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Conservation ethic deeply ingrained in 2022 Leopold winners

Slideshow: Wisconsin Leopold Conservation Award winners Joe and Christy Tomandl milk 525 cows on a grass-based dairy near Medford.

December 6, 2022

7 Slides

Farming with conservation in mind was never something that Joe and Christy Tomandl did as an add-on on their central Wisconsin dairy farm. It has been an integral part of their way of doing business from the day they bought their first farm nearly 25 years ago.

The Tomandls have been honored for their conservation efforts with the 2022 Wisconsin Leopold Conservation Award. Given in honor of renowned conservationist Aldo Leopold, the competitive award recognizes farmers and forestland owners who inspire others with dedication to land, water and wildlife habitat management on private, working land.

The $10,000 award is presented annually by the Sand County Foundation, American Farmland Trust, Wisconsin Farm Bureau and Dairy Farmers of Wisconsin.

The Tomandls milk 525 cows on three farms on the border of Taylor and Marathon counties in central Wisconsin. They own 680 acres and rent an additional 595 acres. Nearly all their land is either in perennial pasture or harvested as hay for wintertime forage.

The result of their grass-based operation is virtually zero soil loss, which fits into the ultimate goal the Tomandls set when they began farming in 1998.

“Managed grazing lined up well with our values of protecting the environment while creating something that really works with natural systems,” Joe Tomandl says. “If we can integrate a cow into our management system as much as possible, and allow the cow to harvest the grass, that’s the way we wanted to have it.”

Dairy Grazing Apprenticeship Program

Tomandl has taken his grazing ethic to the next level by heading up the nation’s first registered agricultural apprenticeship program. The Dairy Grazing Apprenticeship Program, started in 2010, is a nonprofit that partners with established grazing dairy farmers, universities, community-based organizations and other stakeholders to provide work-based training in managed-grazing dairy production in multiple states.

As its executive director, Tomandl oversees more than 200 approved training farms in 15 states. The program currently has 36 active mentor-apprentice pairs, 54 journey dairy graziers and 185 apprentice candidates seeking to be hired.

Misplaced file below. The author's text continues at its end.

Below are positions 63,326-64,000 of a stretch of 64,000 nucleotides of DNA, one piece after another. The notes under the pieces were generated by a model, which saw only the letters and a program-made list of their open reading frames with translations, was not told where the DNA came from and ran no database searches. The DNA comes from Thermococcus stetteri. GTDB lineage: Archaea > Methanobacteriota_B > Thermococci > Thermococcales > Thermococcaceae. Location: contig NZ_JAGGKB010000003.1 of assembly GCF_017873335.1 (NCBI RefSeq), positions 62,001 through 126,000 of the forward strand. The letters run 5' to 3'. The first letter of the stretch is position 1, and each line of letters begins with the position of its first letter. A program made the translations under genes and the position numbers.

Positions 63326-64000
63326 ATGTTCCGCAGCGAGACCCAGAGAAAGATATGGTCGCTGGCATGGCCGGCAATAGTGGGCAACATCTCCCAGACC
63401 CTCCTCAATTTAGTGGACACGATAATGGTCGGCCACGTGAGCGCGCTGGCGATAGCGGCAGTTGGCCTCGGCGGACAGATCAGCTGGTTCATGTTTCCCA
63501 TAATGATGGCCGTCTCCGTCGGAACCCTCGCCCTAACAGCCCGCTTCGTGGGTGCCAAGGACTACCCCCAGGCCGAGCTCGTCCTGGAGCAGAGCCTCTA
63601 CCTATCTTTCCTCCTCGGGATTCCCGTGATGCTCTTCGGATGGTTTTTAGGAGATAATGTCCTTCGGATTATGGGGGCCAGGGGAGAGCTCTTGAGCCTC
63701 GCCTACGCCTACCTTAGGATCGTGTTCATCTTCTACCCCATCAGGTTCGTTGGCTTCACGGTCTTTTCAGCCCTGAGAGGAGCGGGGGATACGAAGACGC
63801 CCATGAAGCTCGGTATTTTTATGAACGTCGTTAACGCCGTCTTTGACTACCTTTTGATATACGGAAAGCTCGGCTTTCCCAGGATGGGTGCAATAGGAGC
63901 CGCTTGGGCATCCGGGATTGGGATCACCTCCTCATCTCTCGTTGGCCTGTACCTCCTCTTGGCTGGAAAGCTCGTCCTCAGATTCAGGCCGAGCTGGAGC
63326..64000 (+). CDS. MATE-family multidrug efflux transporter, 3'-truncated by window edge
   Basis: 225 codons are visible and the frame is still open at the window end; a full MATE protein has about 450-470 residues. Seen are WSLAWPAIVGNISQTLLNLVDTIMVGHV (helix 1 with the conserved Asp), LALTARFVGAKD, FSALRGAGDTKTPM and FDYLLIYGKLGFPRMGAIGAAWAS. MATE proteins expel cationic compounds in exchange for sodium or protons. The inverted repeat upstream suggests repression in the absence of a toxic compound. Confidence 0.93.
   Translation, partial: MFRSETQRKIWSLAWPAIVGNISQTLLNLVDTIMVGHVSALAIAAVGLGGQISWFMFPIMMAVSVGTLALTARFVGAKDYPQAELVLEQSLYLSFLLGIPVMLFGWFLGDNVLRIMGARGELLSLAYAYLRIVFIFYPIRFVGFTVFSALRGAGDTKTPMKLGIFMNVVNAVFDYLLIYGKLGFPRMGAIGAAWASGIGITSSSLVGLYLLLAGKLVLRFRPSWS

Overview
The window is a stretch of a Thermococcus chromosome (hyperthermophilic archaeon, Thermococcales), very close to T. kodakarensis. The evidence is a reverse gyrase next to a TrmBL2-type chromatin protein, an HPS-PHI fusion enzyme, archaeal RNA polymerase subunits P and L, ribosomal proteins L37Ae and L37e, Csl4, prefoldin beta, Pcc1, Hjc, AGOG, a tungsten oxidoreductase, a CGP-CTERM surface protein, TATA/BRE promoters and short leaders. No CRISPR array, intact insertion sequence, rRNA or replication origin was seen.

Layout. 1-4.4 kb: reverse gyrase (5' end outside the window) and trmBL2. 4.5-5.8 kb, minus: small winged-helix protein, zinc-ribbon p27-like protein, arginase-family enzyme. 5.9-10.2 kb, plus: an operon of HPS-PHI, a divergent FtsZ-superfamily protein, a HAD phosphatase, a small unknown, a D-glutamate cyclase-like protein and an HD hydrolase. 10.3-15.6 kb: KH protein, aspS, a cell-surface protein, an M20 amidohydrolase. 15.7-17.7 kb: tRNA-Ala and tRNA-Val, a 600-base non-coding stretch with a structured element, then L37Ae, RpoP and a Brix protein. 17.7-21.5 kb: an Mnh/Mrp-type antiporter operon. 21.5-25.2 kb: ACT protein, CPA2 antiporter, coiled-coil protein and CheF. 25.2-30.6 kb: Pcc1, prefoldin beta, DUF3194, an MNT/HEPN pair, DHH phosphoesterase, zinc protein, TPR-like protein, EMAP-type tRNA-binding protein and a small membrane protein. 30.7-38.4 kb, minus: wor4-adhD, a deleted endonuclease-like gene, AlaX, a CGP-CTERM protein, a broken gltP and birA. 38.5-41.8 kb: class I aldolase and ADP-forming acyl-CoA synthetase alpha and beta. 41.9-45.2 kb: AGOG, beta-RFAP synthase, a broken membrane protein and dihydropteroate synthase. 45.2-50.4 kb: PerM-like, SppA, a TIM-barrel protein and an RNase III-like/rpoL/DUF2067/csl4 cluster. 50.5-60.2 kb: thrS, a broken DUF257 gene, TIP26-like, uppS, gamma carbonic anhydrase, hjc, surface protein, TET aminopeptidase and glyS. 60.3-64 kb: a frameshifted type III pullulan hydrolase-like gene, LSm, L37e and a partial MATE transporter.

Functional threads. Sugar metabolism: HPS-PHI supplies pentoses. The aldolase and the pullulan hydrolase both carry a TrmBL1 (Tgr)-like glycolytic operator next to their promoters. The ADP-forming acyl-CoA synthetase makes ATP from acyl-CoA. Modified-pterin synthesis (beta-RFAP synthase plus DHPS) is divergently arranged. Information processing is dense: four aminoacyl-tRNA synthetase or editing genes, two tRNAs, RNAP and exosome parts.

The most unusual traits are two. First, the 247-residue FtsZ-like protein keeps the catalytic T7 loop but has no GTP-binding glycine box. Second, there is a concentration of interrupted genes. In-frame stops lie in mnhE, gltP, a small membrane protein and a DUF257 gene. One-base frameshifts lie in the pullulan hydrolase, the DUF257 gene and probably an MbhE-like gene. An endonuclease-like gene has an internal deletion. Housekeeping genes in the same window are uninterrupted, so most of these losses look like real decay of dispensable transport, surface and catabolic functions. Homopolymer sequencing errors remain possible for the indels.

Tomandl was instrumental in the conception, creation and development of the program. He says it is rewarding every time he sees an apprentice matched with a grazier or moving into a career in dairying.

“That’s what this is all about,” Tomandl says. “Anytime we can give a young person a pathway, an opportunity to move into a career in managed dairy grazing, it’s absolutely huge.”

The Tomandls met while students at the University of Wisconsin-River Falls in the early 1990s. They taught agriculture to middle and high schoolers in Mishicot, Wis., in the late 1990s before buying an 80-acre farm near where Joe grew up in Medford, Wis.

Paul Daigle, who retired in April from his position as Marathon County, Wis., land and water program director, worked with the Tomandls on their first grazing plan in 1998 and on many projects since then.

“They just had a vision for where they wanted to go and how they wanted to learn from other graziers,” Daigle says. “Being conservation-minded was just how they did it. They had that conservation ethic from day one.”

Daigle notes that Tomandl’s father, Joe Tomandl II, was a noted conservationist before his son began his dairy career.

“[The elder] Joe was always enthusiastic and wanting to tell his story,” Daigle says. “That rubbed off on Joe III. And then he took it to a new level.

“There is not a farm family more deserving [of the Leopold award] for what they’ve done out there. It’s truly outstanding and a vision for the future.”